08 August 2013

The Value of Castling

Look at the position in the following diagram. Can you tell what the previous moves were? Before you leave in a huff, muttering, 'Another stupid question from a stupid blog', consider the following three variations:-

  • 1.e4 e5
  • 1.e4 e5 2.Ke2 Nf6 3.Ke1 Ng8
  • 1.e4 e5 2.Nf3 Ke7 3.Ng1 Ke8

Each of those variations leads to the diagrammed position, but the final positions are not at all equivalent. The first variation is a normal open game, the second is a line where White can't castle, and the third is a line where Black can't castle.

A few months ago, in a series titled Practical Evaluation, I wrote a post about less known material imbalances: One Imbalance Leads to Another. One of those imbalances was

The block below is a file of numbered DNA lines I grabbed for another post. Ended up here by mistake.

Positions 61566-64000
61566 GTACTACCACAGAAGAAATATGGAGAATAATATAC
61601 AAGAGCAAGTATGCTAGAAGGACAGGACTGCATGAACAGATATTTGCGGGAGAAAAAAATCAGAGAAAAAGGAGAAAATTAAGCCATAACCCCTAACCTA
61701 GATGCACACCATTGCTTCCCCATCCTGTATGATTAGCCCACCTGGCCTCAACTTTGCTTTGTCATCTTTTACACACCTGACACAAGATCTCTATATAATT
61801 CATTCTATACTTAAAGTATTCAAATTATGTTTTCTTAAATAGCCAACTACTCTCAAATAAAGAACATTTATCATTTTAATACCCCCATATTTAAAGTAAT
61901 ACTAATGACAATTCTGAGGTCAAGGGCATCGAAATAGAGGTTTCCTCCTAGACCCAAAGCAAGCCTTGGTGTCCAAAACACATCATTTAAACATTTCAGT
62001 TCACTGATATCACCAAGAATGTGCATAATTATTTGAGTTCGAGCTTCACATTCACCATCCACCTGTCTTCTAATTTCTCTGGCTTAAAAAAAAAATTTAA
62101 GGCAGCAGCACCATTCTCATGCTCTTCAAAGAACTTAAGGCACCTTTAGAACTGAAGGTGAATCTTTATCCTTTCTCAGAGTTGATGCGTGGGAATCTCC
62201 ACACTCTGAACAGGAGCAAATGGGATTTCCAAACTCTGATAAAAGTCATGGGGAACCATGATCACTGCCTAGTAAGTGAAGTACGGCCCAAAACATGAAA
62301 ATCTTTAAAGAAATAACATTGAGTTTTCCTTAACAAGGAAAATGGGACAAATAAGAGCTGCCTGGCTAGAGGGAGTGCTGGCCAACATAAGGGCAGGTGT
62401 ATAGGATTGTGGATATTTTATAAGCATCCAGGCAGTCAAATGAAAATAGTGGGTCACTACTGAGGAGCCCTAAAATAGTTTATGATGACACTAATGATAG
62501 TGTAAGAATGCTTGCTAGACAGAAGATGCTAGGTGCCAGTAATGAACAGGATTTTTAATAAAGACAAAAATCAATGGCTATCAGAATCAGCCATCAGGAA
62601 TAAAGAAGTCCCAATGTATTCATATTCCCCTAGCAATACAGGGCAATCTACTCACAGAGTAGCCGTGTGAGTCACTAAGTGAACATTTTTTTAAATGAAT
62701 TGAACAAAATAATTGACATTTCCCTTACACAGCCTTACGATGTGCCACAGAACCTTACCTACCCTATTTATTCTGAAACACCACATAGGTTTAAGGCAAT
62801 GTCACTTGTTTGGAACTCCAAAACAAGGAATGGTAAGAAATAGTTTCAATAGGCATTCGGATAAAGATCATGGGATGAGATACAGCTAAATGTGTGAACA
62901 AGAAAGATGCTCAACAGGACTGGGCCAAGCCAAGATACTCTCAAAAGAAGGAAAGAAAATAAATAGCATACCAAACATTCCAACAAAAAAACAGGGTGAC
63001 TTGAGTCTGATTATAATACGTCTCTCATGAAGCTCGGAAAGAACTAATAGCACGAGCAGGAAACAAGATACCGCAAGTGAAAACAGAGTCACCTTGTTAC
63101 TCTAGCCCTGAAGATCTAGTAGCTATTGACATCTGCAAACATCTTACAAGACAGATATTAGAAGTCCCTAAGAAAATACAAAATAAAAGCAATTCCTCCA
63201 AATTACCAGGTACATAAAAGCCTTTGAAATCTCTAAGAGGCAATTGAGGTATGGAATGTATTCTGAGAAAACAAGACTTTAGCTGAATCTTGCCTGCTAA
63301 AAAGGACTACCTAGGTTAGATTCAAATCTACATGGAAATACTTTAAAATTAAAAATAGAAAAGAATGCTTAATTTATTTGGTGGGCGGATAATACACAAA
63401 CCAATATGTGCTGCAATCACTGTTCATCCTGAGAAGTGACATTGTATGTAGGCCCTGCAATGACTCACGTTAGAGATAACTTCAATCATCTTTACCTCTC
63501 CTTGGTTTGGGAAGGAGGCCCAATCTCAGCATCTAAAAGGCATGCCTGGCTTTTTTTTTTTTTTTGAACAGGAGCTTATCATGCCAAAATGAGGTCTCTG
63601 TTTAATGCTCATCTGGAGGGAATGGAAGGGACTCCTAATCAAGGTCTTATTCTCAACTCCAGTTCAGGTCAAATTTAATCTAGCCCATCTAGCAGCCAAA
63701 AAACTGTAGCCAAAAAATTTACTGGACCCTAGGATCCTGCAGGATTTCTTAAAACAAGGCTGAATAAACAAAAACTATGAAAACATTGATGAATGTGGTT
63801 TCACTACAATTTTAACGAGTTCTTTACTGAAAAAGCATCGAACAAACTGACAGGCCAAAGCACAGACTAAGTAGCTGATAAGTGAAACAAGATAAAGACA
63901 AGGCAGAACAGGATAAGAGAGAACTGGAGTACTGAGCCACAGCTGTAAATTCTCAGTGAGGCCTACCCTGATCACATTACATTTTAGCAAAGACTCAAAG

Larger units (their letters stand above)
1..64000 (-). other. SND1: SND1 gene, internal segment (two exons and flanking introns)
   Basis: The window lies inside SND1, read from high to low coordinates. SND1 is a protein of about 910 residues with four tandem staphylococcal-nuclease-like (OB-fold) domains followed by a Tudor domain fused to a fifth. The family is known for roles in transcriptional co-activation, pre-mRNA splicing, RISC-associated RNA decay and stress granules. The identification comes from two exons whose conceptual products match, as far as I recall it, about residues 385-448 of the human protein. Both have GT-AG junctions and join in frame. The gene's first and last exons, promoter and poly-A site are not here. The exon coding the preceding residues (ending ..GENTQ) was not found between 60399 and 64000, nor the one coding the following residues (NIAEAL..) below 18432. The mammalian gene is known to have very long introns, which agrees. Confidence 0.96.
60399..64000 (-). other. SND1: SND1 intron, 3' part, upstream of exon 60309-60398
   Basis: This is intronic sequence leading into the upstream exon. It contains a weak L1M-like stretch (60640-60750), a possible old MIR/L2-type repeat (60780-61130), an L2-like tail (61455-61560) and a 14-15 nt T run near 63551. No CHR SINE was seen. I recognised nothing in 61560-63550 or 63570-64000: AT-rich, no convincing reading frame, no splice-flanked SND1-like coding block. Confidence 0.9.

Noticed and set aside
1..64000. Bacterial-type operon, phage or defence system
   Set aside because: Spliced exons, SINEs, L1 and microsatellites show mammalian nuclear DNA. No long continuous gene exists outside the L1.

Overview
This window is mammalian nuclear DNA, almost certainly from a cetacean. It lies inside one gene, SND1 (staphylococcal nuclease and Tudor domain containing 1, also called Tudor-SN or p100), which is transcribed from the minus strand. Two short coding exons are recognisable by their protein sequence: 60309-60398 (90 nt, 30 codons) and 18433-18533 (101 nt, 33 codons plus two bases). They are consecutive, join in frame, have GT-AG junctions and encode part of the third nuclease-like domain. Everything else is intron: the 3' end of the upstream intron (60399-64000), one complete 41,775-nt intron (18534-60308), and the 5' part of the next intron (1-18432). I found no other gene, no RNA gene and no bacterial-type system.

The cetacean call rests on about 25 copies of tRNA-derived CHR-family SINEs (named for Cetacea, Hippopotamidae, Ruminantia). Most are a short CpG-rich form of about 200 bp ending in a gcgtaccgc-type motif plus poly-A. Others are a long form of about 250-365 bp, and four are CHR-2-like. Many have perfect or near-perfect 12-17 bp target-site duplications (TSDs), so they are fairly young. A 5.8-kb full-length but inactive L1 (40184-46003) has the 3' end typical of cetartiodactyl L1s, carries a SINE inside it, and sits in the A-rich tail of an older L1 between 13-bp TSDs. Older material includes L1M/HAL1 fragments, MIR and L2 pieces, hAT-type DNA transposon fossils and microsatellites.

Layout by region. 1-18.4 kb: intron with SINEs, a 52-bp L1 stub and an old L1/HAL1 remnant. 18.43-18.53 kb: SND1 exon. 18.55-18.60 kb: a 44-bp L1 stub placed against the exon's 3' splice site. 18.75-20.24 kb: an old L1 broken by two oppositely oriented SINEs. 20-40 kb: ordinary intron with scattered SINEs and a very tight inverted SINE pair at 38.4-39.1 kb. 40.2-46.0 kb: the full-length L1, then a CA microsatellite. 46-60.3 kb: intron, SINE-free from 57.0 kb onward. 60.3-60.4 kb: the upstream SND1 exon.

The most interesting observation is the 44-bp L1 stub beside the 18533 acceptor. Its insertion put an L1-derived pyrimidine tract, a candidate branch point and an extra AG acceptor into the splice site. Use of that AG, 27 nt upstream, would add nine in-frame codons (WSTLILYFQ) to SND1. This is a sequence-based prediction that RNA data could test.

• 1.0 - Value of castling

where '1.0' is the well-known value of a Pawn. Ever since encountering that statement by GM Kaufman, I've wondered if there was any way to verify it. I've also wondered about the value of castling O-O as opposed to O-O-O. Armed with the three variations at the beginning of this post, I can plug the resulting positions into an engine and record the results.

Of course, there's no reason to choose the position after 1.e4 e5. I could have also chosen 1.d4 d5, or 1.c4 c5. I could have also invented positions identical to 1.e4 e5, where one or both sides have forfeited the right to castle to one side or the other. Looks like I have a neat little tool for further exploration.


Later: In fact, the moves 1.c4 c5 don't serve the same purpose, because they don't provide an outlet for the Kings. The moves 1.f4 f5, would do the trick, although the esthetics aren't the same.

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